Interview
 
Sophia Stepf Interview With Deepa Punjani
Flinn Works (Berlin/Kassel) led by artistic director Sophia Stepf, has independently produced and presented more than 20 productions in a wide range of different venues and festivals. Always engaging with current social and political issues, the company devises its work in collaboration with professional artistes and performers from around the world. Through investigation of questions that resonate globally, performance, music and text are created with artistes who work in different art forms and locations. The style of each Flinn Works’ production varies, as determined by the key artistes and performers and their specific skills and experiences – like in the award-winning play C SHARP C BLUNT.Teaming up with Banglore-based singer and actress MD Pallavi with live sound by Nikhil Nagaraj, the spirited performance cleverly underscores patriarchy and sexism in a technologically enabled Indian society that is nevertheless steeped in its orthodoxies and prejudices.


 By MTG editorial

Deepa Punjani: C SHARP C BLUNT returns to Mumbai at Prithvi Theatre. It’s been quite a journey. How do you feel about it?

Sophia Stepf: Prithvi is one of the best theatre spaces in the country, with one of the most knowledgeable audiences, so I am very happy that we can perform there again. It’s also a great space - the thrust stage and the intimate audience seating are really helpful for the interactive parts.

Deepa Punjani: Your three special occasions since the play began its journey…

Sophia Stepf: Very early we had a show in Singapore at the Esplanade, with a really international, mixed crowd in the audience. We received a note from a woman, who apparently was one of the funders of the event. It read: ’ Pallavi, Sophia, we all need more plays like this’. The note is still on the wall above my desk. A year later we performed three shows in Aarau/Switzerland, a small town with 20,000 inhabitants. Not a place I would have expected this play to work, but it magically did. We had anticipated the complicated word the Swiss audience might give Pallavi in one interactive part, and they really gave this one word every day: Chuchichäschtli, which means 'kitchen cupboard'. The most unbelievable moment for me was when we won the META (Mahindra Excellence In Theatre Awards) awards in 2014. I was walking in a forest in Germany and the news came in live on my phone. I shouted at the trees and was just unconditionally overjoyed.

Winner of three META Awards (Mahindra Excellency in Theatre Awards) 2014 in Delhi for Best Original Script, Best Actress in a Leading Role and Best Innovative Sound/Music Design

Deepa Punjani: You choose to work hands-on with your actors and your other collaborators. Tell us a little about your practice.

Sophia Stepf: I work on a chosen theme, which I find politically relevant and urgent and then I work from and with the performers and their talents. I work with people who have something to say and together we find a way of expressing the issue. I like to think of myself as a “frameworker”, rather than a director. I don’t like the hierarchy and genius cult that evolves around directors. I believe in collective creativity. It is always a long and intense process because we have to find a common aesthetic language. Humor is an essential tool. Music as well. Using communication forms that technology has created - like apps and websites but with live performers. I want to create surprising dramaturgies; I am always breaking the fourth wall. I like to involve audiences in a gentle (and sometimes not so gentle) way to make them aware that they are seen from the stage, and the issue at hand is something that concerns all of us. I think a lot about my audiences. My goal is to involve them emotionally and intellectually and initiate discourse and debate.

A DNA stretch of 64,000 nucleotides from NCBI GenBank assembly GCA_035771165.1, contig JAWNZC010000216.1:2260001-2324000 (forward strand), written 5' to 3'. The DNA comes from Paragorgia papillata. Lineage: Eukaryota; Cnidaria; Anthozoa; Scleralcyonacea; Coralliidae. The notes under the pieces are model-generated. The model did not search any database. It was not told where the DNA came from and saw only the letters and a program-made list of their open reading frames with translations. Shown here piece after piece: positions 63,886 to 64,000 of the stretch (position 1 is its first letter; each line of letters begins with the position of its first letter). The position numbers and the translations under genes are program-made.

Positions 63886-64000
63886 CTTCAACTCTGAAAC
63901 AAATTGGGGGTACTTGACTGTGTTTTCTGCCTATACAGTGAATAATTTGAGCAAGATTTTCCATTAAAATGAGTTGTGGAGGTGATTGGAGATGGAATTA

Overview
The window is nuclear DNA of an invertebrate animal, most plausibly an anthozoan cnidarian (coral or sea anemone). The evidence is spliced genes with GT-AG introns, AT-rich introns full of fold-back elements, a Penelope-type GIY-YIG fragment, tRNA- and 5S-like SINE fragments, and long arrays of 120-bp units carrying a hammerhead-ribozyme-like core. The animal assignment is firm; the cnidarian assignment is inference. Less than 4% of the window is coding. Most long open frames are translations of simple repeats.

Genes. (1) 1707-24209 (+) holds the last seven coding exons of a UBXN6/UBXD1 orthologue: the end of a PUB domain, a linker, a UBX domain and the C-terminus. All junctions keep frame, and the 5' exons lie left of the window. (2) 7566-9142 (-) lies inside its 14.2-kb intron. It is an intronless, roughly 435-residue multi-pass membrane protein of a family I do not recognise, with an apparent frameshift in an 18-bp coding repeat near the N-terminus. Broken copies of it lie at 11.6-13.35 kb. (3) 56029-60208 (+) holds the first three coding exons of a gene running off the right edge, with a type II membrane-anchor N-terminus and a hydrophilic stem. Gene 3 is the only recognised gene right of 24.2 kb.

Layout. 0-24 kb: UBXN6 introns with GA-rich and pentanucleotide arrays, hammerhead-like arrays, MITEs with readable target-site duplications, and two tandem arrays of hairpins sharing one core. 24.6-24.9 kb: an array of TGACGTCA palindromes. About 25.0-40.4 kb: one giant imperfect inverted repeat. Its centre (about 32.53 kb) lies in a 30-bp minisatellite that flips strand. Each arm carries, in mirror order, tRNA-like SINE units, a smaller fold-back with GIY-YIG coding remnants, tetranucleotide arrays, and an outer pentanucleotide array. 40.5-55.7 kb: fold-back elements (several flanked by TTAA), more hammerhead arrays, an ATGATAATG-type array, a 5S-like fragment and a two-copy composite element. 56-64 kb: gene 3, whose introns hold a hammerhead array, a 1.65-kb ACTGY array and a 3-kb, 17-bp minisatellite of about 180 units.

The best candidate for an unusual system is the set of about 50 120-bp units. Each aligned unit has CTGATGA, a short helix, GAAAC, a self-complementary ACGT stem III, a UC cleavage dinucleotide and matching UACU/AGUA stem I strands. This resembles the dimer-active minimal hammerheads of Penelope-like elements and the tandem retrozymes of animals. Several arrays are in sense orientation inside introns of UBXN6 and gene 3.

Deepa Punjani: You have had a long connection with India. What brought you here first?

Sophia Stepf: I had a great professor at the university in Leipzig where I studied Dramaturgy. He was old and wise and he lectured about theatre in the world, talked about the Natya Shastra and Kathakali. I realised how Eurocentric the rest of my course - my whole education- to that point had been. So I came to India on a research trip to find out what theatre was like in a country that had the Natya Shastra. And since then I have been coming back.

Deepa Punjani: How was your experience at the National School of Drama (NSD) in which India’s Constitution was the focus?

Sophia Stepf: The play was called ALIENATION and it’s a long story. I am proud of the students and how they found their voice. It was hard work for all of us. We were 22 people. Collective creativity becomes quite an exercise with so many people, their emotions, talents, political leanings, creative aspirations. It was not easy for the NSD to have such a play happening in the current political climate. Our nerves were raw. There was a lot of fear around in Delhi at the time. We made a daring play, which had six house-full shows and is now gone and buried in the archives. But the process and everything that happened around it will stay with me forever.

*Deepa Punjani is the editor of this website.







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